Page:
Watching A Christian Walk

by Renwick Berchild

You own a holy fork with seven tines.
The winged lion of Saint Michael meets with you
at the marina every Monday through Friday in the form of the sea. You say

that whatever is out there is in the little things,
and is not concerned with money or fame or how much you know.
You say to understand I must watch the grass grow:

It performs this one single act its whole life. See?

Laying a rose before your wooden Virgin Mary in the alcove,
you look down at your feet, breathe in
cool and briny thoughts, wonder aloud
what you are going to today, if there is something you should be doing today,
if there is something you have forgotten today,
if it’s going to rain.

Together, we don’t eat fish.
Jesus is an engorged tabby cat you adopted from the Humane Society,
and not a male. All your fellow Christian neighbors are mad at you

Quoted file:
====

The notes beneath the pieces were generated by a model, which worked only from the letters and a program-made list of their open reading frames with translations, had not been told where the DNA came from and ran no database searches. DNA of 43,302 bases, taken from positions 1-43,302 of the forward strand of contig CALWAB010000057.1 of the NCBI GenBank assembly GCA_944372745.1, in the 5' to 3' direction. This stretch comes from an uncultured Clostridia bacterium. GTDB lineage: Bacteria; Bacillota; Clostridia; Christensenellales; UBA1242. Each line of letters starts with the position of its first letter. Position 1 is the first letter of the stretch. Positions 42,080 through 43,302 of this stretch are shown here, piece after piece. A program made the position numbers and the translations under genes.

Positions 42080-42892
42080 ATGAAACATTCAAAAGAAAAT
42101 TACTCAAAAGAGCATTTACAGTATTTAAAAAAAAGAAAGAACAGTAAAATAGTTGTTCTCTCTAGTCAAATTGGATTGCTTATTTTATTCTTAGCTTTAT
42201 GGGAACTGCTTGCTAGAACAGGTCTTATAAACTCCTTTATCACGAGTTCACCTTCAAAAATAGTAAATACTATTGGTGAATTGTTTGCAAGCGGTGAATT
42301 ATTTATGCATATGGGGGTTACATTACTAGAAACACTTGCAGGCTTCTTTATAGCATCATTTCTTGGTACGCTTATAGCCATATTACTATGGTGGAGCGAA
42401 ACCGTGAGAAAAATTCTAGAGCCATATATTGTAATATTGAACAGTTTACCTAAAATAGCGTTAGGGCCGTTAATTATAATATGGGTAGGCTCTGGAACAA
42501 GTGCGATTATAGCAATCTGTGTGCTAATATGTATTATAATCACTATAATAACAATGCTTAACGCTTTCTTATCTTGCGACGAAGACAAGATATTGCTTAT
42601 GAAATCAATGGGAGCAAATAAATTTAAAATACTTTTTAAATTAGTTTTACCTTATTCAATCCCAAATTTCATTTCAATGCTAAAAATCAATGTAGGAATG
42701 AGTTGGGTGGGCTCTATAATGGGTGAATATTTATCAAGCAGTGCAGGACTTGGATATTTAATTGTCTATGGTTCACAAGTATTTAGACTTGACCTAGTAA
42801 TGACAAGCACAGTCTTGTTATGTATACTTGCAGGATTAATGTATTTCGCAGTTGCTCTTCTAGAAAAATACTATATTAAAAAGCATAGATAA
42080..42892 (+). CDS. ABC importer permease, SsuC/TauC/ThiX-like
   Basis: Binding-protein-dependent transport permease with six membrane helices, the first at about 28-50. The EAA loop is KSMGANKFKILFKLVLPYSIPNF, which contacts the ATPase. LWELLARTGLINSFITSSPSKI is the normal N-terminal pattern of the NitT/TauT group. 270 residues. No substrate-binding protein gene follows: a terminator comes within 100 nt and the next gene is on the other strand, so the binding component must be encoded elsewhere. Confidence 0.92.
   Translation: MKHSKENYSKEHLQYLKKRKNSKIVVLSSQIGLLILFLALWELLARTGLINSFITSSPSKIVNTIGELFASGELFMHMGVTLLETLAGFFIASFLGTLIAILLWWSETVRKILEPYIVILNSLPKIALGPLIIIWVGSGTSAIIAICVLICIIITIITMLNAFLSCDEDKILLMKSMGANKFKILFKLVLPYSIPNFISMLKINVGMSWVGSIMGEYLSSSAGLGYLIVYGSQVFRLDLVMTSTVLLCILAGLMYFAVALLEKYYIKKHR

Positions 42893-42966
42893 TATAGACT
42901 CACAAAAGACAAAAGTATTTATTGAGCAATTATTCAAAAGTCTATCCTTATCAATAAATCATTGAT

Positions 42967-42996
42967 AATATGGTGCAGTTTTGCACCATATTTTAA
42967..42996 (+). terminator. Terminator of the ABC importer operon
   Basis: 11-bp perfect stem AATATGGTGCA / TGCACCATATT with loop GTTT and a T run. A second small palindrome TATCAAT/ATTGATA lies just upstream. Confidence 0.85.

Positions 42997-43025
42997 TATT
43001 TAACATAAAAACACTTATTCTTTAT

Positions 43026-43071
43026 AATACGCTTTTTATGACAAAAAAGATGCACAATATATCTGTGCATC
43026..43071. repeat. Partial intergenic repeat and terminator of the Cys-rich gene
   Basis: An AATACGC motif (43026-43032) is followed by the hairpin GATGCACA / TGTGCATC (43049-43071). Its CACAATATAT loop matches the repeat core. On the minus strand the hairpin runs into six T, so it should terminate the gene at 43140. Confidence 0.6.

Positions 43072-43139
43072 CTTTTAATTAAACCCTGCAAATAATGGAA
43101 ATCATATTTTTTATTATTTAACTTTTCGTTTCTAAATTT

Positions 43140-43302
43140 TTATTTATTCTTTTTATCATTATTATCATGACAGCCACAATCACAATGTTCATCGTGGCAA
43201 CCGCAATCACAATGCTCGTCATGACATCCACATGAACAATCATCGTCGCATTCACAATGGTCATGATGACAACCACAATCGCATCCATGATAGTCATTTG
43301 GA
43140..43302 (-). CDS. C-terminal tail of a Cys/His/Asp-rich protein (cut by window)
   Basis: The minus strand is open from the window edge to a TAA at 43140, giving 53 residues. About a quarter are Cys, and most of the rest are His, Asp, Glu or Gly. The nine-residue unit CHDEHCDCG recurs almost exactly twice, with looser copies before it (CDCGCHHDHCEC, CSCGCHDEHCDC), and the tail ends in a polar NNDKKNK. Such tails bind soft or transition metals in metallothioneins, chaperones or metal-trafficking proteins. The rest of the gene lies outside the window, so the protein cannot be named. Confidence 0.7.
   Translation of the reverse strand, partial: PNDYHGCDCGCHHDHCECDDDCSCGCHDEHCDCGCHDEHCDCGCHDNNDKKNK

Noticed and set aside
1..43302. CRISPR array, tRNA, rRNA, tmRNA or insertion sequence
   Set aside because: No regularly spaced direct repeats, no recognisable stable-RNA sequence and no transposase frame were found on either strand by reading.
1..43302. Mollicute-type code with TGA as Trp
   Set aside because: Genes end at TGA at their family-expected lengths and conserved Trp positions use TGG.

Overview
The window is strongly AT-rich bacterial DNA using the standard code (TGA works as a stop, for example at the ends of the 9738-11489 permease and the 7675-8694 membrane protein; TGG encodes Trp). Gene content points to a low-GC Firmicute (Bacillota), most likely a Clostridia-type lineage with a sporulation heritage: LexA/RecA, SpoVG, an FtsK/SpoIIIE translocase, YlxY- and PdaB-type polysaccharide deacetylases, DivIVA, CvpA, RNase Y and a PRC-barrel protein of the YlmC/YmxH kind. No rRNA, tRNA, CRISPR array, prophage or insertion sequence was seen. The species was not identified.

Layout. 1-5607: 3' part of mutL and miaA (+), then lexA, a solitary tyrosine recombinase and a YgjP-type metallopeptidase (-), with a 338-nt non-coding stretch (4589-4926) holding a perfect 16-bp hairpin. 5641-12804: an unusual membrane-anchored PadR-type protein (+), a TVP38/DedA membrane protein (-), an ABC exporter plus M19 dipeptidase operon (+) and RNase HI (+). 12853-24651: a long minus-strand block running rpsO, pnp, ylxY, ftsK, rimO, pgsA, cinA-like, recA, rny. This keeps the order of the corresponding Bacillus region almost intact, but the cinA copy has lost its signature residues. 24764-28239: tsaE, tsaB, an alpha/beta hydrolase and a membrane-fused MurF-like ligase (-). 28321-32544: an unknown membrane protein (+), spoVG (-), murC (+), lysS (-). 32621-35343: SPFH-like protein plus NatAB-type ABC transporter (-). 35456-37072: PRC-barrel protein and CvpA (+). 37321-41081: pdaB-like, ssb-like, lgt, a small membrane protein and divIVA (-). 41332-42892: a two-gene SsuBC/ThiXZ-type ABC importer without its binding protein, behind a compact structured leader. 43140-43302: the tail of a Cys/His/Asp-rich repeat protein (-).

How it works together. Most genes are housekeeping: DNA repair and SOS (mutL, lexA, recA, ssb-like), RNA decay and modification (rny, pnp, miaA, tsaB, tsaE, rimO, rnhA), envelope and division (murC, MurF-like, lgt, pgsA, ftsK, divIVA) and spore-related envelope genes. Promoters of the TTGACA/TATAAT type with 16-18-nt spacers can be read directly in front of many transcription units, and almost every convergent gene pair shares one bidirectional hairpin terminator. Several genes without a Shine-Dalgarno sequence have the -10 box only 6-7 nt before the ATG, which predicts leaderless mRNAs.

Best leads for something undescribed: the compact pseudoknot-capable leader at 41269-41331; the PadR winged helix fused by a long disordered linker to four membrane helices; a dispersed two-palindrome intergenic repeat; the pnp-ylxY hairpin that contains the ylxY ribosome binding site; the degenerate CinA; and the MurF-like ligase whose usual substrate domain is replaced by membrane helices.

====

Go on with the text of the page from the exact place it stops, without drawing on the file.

for naming the cat
Jesus.

You tell me that when you were young your mother said,
“Stop trying to be somebody. You are somebody. So are they.”
And she would point to whoever it was you were mad at.

Pride you say, is the Deadliest Sin, for all the others
stem from there.

Your skin is like leather. Your boots are wrapped with duck tape
and cord. Your beard is in the shape of a door.
You call me when the sun’s out.
I don’t believe in God.

We go sailing anyway.

One Comment to “Watching A Christian Walk”

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